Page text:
November 17 2004
Redundancies at Pirbright"making 70 staff redundant. That's about 13% of its workforce. Nigel Titchen from the prospect Union say the cuts can't be made without research suffering.
They're conducting research on BSE, Bovine Tuberculosis, mastitis, scrapie in sheep, avian flu, African Swine Fever, Blue Tongue disease, and of course CJD in man. All of those things are very important to the farming community and very important to the wider international community and the Institute clearly would have some difficulty in meeting all of its obligations if it were to suffer 13% reductions in its staffing numbers.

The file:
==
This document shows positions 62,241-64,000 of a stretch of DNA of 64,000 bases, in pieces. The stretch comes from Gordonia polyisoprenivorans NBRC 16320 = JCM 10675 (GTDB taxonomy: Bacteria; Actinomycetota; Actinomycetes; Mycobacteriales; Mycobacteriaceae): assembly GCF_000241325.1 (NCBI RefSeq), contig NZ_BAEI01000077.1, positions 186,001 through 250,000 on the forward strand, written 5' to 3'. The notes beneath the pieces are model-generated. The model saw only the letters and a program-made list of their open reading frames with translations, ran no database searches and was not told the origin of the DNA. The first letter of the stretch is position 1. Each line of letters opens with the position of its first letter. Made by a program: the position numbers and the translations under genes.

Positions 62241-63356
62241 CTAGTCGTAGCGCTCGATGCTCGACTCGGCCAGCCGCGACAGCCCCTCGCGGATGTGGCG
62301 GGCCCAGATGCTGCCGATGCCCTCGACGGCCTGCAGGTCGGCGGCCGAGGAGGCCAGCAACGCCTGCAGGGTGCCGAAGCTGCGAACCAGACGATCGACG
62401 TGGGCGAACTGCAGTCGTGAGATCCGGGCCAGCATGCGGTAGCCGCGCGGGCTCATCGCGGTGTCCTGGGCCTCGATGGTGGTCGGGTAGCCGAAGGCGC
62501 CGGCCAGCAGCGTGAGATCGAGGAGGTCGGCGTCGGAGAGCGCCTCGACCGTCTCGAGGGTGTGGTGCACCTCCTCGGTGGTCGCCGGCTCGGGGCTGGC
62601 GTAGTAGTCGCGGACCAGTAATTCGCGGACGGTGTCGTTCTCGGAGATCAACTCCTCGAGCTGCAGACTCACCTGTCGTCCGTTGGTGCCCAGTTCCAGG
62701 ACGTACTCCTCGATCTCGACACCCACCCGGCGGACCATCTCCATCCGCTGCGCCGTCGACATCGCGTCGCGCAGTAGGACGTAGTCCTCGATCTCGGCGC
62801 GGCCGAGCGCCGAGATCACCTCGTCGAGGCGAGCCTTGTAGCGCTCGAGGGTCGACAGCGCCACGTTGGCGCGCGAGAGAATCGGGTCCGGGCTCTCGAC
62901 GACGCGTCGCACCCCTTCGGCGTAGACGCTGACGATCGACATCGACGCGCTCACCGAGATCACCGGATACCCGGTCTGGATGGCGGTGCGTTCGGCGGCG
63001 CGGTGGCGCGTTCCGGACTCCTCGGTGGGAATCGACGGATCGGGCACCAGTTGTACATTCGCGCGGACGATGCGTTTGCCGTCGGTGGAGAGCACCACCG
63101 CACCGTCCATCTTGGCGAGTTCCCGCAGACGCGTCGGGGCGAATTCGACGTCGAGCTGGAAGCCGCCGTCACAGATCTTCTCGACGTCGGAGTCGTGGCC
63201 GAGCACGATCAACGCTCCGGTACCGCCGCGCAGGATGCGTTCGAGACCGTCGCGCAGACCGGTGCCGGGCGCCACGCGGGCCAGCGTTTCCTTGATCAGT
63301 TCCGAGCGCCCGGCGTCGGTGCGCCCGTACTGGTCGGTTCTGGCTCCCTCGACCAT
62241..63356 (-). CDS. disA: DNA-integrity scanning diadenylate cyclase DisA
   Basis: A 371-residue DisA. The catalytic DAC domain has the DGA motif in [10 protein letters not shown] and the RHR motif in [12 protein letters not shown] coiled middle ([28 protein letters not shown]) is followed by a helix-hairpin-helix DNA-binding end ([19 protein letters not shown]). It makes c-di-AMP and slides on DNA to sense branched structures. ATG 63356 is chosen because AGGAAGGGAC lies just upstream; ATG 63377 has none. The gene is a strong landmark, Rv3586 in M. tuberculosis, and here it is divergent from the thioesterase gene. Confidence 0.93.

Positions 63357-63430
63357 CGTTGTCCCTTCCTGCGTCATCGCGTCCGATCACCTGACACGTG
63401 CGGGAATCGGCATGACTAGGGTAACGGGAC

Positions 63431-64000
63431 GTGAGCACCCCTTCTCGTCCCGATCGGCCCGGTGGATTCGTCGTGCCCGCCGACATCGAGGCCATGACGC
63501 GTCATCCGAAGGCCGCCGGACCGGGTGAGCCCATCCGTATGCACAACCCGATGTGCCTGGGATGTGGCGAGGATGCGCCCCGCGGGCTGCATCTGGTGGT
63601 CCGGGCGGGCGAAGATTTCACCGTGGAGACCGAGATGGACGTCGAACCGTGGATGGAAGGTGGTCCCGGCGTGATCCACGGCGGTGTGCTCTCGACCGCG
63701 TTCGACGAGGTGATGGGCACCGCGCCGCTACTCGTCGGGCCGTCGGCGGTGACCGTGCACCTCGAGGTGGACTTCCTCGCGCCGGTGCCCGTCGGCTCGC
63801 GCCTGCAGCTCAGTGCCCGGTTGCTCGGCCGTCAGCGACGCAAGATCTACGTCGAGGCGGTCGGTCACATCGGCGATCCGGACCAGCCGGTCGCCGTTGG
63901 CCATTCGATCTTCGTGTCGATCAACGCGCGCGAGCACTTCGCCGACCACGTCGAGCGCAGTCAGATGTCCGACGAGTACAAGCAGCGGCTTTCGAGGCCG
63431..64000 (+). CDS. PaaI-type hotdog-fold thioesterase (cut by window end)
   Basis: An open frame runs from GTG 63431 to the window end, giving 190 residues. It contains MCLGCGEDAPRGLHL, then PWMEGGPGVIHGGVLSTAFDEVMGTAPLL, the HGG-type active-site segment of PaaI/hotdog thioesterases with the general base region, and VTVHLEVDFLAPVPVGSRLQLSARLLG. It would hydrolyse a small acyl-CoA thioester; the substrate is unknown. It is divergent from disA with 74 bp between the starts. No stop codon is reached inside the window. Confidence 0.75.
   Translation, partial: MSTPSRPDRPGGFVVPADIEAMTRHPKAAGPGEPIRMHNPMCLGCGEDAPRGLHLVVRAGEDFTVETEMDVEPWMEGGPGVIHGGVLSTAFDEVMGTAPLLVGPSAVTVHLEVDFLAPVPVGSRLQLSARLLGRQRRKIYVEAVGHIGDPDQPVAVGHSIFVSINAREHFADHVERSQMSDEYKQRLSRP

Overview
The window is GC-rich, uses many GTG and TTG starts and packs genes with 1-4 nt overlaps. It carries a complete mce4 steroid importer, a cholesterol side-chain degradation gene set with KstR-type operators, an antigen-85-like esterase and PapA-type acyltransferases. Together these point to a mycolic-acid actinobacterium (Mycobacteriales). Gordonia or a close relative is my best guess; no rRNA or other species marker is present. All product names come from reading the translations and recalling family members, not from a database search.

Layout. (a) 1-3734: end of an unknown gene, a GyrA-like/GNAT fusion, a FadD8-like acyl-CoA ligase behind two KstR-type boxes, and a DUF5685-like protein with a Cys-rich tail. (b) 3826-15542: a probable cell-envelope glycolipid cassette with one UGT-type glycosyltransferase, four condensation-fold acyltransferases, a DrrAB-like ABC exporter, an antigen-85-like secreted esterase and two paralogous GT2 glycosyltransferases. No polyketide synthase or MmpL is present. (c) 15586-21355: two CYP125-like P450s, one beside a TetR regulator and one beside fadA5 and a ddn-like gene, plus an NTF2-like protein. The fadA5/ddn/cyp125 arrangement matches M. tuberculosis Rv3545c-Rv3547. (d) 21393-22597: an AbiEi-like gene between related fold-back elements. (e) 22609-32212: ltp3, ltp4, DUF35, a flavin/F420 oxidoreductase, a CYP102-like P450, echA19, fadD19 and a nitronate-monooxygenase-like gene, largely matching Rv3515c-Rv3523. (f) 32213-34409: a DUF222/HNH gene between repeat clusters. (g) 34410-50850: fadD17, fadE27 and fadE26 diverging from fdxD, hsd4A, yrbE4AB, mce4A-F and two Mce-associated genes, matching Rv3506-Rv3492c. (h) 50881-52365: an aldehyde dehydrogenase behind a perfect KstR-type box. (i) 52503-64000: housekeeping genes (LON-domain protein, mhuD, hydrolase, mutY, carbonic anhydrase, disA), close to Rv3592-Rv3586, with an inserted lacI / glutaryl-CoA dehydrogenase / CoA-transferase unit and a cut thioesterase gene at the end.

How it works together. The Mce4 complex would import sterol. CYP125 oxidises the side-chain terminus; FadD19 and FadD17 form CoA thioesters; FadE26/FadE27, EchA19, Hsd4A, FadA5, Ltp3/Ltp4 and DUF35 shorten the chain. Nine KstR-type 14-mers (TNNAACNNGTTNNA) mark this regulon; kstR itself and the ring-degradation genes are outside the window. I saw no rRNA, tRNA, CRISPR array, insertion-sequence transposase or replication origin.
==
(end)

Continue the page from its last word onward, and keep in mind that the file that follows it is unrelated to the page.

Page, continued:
Our concern is that we don't know quite where the next crisis is going to come from, so an area that which at the present time isn't considered to be a high priority might well in the future be just the area where we need to have that expertise and capability."They simply do not have the money to make up the shortfalls that they have at the moment.The science base in the UK is we feel basically underfunded and in the past six months the Office of Science and Technology has launched its ten year strategy for Science and we believe, with that, comes a responsibility and a commitment to underpin the kind of research. So what we're saying is that the government should step in and ensure that facilities like the Institute of Animal Health are adequately resourced and are safeguarded for the future."The Institute says that because of the funding shortfall it has no alternative but to make the job cuts. The Director of their Pirbright site, Dr David Mackay, denies that animal or human health will suffer. "We're going to be very careful in the cuts that we make across the Institute to ensure that we're able to respond adequately to any current or future threat that we can envisage."I notice in the statement that you issued you said that "redundancies will be targeted to areas of lower scientific and stategic priority in order to maintain the Institute's strengths" Well, some might argue that three years ago, foot and mouth disease research was a low priority and look what happened there."Yes I think that's always a difficulty with animal health, that one cannot accurately predict in every case what is coming but what we can do is very carefully select those areas where we will reduce staff to those we consider are of the lowest strategic priority."So which areas do you consider of the lowest strategic priority?We will not be making any ppublic statement about the specific areas to be reduced until the BBsrc council have agreed our plan.This is the biotechnology and biological sciences research Council which is basically your bosses.Absolutely. Our parent body.One of the things which has been claimed by the union is that part of your problem is down to the fact that funds which should have come to you, which had been promised to you, have not been forthcoming, particularly funds from Europe. Is that indeed the case?There are two problems with Europe. The first is that the overhead rates that they pay are too low to support the genuine costs of research, and the second is that they are extremely slow at paying. And yes we have suffered from both of those.If the overhead rates which they pay are too low, why did you agree to them in the first place?We face a difficult balance there because of course we will get partial funding from the EU and therefore we do get better value from the UK taxpayer but the balance is that we don't do too much in new research.